The Bailout: TARP Failing, Next Step UnclearThe TARP hasn't saved  the nation's major banks, and the Obama administration doesn't know what to do  to save them.
That is the unusually sober takeaway in the morning's major papers, following yesterday's sharp decline for banks in the stock markets. Bank stocks have been sliding all month: "The common stock of the major banks tracked by the Dow Jones Wilshire U.S. Banks Index has fallen roughly $287 billion in value since Jan. 2, a 43% decline in just over two weeks," reports the Wall Street Journal .
Not surprisingly, "fear" and "nationalization " are the words that crop up the most -- as in investors' fear of being wiped out by a government takeover. As the Journal puts it, "The fact that nationalization is considered by some to be possible and is roiling markets reflects the failures of repeated government interventions to stem a widening crisis of confidence in the banking system."
So far, the Treasury Department has spent roughly $230 billion pumping money into the nation's banks  (billions more have gone to the auto companies and AIG). But as the Washington Post puts it , that money "did not succeed in stabilizing the industry," and according to unnamed Obama administration officials, it's "increasingly likely" that the remainder of the $700 billion in bailout money won't do the trick either.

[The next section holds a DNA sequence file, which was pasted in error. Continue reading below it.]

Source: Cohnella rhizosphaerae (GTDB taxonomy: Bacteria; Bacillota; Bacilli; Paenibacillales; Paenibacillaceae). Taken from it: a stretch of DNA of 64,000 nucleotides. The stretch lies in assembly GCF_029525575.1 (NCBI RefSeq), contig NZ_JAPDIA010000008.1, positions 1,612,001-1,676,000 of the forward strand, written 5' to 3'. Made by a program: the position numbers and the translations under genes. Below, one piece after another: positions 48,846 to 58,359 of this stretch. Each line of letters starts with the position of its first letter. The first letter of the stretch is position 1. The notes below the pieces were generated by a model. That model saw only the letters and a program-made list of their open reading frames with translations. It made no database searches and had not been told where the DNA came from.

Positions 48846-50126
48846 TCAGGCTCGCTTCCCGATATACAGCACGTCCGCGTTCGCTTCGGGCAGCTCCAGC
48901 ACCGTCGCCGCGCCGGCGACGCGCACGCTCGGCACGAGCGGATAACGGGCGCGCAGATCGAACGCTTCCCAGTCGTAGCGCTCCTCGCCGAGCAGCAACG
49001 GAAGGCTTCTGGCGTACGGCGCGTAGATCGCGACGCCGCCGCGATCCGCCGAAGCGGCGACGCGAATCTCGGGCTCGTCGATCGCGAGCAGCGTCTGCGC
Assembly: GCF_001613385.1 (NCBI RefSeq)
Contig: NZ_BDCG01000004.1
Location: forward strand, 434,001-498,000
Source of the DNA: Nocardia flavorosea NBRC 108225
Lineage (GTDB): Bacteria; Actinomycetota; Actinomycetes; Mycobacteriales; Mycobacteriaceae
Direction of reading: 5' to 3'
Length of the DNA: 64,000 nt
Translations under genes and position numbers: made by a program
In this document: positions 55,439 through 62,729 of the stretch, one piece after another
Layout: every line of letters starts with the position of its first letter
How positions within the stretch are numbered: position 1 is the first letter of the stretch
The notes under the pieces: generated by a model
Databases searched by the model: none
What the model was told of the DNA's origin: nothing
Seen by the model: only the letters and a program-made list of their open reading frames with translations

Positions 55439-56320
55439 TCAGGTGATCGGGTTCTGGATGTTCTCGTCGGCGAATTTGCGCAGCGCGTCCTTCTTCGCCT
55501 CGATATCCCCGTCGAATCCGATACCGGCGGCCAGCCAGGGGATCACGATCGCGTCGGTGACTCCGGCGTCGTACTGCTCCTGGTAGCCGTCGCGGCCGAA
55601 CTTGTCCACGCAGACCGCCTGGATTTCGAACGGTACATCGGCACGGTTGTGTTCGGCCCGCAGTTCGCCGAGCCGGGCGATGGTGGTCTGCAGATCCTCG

So what next? The New York Times , Post and Journal all juggle a variety of alternative solutions: They range from the apparently leading contender of creating a "bad bank" to house the banks' toxic assets to nationalization.
The underlying choice there is whether to protect shareholders or taxpayers. The "bad bank" model would involve the government buying and holding the banks bad assets -- but there are worries the government would overpay. In another case of unusual bluntness, the Times reports:
If policy makers were even remotely honest, [financial industry] analysts said, they would force banks to take huge write-downs and insist on a high price in return for taking bailout money. For practical purposes, that could mean nationalization or partial nationalization for many banks.
But as the chorus of calls for nationalization  grows, the Journal notes a reluctance among U.S. officials to take "the most extreme step -- nationalizing banks altogether -- worried about the government's ability to run them. The challenges of running Fannie Mae and Freddie Mac, the two large mortgage-finance firms the government took over last fall, are seen as evidence of that."